January 18, 2012

My take on quantum healing

So I've been receiving messages asking my opinions of quantum healing. Quantum healing is a belief that are based on a scientific level that there are things that happen on the microscopic scale that we can't fully explain.

The world inside an atom is a strange place where things don't behave like they do in the macroscopic world. Particles behave bizzarely, waves behave like particles, particles behave like waves.

Particles in the universe are always in communication with each other. This is a true physics fact and is used as the basics of quantum mysticism, eg: quantum healing, The Secret, and so on...

Some of you might be familiar with the Pauli Exclusion Principle. No electrons can occupy the same energy level. This means that each and every electron in the universe must not share the same energy level. This brings us to an amazing hypothesis: Every action that you do has a resounding effect throughout the universe.

An action will definitely involve the movement/motion of electrons. The electrons shift and jump, changing energy levels. However, as the Pauli Exclusion Principle states, every electron in the universe will respect the changes in the aforementioned electrons by changing theirs, effectively impacting the universe.

Everything is connected to everything else.

If the above is true and proven, then what is the scientific argument that disproves quantum mysticism?

Quantum theory doesn't just apply to subatomic particles, it also applies to you and me. Why don't we see the effects? The reason is due to the smallness of Planck's constant (which was discovered by coincidence).

An example: Say you want to 'teleport' out of a closed room. Before you scoff at the idea, let me remind you that quantum theory can show you that the above scenario is theoretically possible. Feynman's path integral (a physics formula) displays the probability for said teleportation to occur.

The equation for Feynman's path integral (which takes all the probable paths a particle takes through the universe), heavily simplified is represented as follows.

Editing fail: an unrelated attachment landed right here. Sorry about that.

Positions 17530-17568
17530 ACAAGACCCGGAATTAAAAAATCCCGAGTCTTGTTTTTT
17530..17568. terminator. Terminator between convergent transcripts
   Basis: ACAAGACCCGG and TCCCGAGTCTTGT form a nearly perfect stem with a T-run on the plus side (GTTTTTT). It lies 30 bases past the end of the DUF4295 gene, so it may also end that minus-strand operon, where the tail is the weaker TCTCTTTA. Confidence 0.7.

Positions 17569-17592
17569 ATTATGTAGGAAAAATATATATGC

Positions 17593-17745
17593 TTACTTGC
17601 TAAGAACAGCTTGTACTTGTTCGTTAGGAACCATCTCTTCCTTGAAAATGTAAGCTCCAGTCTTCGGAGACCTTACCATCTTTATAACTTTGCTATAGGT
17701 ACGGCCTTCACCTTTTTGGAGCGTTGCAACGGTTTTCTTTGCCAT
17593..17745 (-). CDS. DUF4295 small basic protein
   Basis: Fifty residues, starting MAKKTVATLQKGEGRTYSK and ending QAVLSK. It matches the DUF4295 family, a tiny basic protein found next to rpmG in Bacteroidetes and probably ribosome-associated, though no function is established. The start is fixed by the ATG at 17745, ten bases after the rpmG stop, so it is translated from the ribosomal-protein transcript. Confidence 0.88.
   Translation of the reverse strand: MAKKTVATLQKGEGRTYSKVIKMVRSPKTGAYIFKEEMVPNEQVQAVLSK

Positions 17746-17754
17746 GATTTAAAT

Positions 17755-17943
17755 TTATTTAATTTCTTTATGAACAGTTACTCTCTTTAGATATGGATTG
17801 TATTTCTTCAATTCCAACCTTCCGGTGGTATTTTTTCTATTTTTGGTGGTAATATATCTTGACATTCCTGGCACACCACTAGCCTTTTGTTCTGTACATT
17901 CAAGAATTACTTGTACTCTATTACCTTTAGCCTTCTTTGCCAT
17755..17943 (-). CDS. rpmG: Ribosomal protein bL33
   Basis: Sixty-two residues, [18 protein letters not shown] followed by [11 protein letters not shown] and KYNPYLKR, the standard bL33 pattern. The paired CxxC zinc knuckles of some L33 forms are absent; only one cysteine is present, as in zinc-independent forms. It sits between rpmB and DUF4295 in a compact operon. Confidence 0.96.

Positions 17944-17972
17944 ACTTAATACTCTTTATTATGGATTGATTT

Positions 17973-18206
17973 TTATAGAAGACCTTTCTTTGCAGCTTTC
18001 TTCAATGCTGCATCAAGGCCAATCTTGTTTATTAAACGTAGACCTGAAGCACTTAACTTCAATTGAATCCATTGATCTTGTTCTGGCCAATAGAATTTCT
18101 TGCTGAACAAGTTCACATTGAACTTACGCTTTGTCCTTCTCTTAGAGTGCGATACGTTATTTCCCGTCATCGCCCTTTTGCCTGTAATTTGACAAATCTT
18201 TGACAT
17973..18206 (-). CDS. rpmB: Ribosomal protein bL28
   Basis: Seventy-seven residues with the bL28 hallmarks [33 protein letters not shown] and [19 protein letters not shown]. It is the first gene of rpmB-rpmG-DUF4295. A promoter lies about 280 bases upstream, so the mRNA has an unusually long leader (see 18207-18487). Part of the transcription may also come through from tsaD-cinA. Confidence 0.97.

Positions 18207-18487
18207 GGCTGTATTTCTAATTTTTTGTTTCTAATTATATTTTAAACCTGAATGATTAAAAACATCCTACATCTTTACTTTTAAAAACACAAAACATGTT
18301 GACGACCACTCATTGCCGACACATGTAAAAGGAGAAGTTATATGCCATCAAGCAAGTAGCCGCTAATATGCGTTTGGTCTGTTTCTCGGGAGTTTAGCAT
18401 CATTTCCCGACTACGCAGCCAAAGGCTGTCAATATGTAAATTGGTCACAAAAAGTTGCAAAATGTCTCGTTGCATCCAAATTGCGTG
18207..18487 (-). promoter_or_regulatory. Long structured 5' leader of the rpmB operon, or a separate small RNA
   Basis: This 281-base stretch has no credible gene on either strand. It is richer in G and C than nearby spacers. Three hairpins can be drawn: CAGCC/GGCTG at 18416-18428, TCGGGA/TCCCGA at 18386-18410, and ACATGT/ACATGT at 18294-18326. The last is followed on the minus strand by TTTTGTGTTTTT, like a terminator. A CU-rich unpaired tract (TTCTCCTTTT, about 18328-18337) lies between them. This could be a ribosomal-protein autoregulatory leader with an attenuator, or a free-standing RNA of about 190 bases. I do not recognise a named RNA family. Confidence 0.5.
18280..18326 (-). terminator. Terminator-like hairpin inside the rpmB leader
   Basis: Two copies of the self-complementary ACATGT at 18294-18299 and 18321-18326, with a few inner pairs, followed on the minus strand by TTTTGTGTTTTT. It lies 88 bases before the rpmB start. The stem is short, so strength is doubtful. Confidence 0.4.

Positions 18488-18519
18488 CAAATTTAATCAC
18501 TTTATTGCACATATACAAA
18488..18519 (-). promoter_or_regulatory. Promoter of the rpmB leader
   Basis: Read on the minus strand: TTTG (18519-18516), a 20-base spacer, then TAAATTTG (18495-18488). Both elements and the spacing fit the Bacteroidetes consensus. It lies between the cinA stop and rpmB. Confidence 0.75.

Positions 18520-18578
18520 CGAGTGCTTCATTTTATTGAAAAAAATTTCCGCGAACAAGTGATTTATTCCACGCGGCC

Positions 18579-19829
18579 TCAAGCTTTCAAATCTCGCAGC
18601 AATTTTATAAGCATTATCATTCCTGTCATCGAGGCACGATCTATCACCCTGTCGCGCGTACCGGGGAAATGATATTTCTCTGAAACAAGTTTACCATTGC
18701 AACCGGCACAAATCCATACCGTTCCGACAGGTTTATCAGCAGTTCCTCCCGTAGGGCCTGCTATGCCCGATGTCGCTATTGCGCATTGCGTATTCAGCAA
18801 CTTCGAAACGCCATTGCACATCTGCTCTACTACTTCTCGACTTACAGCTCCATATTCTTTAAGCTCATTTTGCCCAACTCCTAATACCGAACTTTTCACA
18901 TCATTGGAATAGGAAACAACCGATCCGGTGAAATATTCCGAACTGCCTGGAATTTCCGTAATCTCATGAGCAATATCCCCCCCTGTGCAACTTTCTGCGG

MSPaint to the rescue.
t = time you have to wait to have a reasonable chance to teleport to your destination
x= distance you want to travel
^x = length of the room
m = your mass

h = Planck's Constant.

In this example we let x be 3m, ^x be 2.5m and m be 60kg.

I hope you have a calculator handy because I'm not displaying the calculations here.


...And we get... t = 6.9 x 10^35 seconds
(correct me if I'm wrong)

In years, that would be  2.18652476 × 1028 years

Which is... let me put that into perspective. The current age of the universe is 13.7 ± 0.13 billion years. (x10^9)

So yes, there are strange stuff in quantum theory but there's absolutely no chance we'd get to apply them in our day to day lives.

TL;DR = Quantum Healing probably doesn't work due to the fact that quantum effects are only observable on the microscopic scale.

January 12, 2012

The life of a labourer with Physics

As some of you might know, I currently work as a construction labourer, saving up to be able to afford the Bachelor of Science (Physics) courses. The work is very taxing on the body, but the mind is not affected much.

While working, I occasionally think of the physics principles involved in whatever I'm doing right now, say I'm demolishing a wall. Naturally, Newton's Third Law of Motion floats around in the back of my head whenever I'm using the rotary hammer (a type of jackhammer), and how it makes my arms sore. Much of the reaction force is mitigated by the weight of the hammer itself, but the concept backfires when you have to pound locations  higher than you.

I was having a rough time shoveling sand, thinking about the shovel being a Class 3 lever, when I realise I've also been unconsciously working the shovel using the couple mechanic. I had my left hand pull the shovel up, while my right hand pushes down on the handle.

A poorly-drawn shovel
A couple is a system of forces with a resultant torque but no resultant force (obligatory physics definition)

Green Arrow : Force that left hand applied
Pink Arrow: Force applied by the right hand
Black Dot: Centre of rotation.

Get the picture? (no pun intended)

These thoughts made me realise how much I enjoy physics, and how good it would be to have a physics degree.

P.S. What is it with Physics students/teachers and their lousy drawings?

January 9, 2012

A Night with the Stars

Here's some really interesting knowledge to relax your mind after the constant wave of X-ray postings:

If you didn't know Pr. Brian Cox before this, you do know. Professor Brian Cox is a British physicis- I think I should leave that to wikipedia. Read his wikipedia entry to know the nitty-gritty stuff!

In general, he's a pretty awesome person. A rockstar physicist.


I implore you to watch this video, not only for the sake of knowledge, but the video is very entertaining and explains the basics of quantum physics (Quantum Theory) in great detail. Recorded meticulously by the wonderful people over at the BBC at the Royal Institution of Great Britain, Pr. Cox brings us mundane people to the wonderful world of particle physics, in just one hour. You'll be wishing that the video lasts forever by the time you're done.

Pr. Brian Cox - A Night with the Stars.

Did you think physics was nerdy? Well, you thought wrong.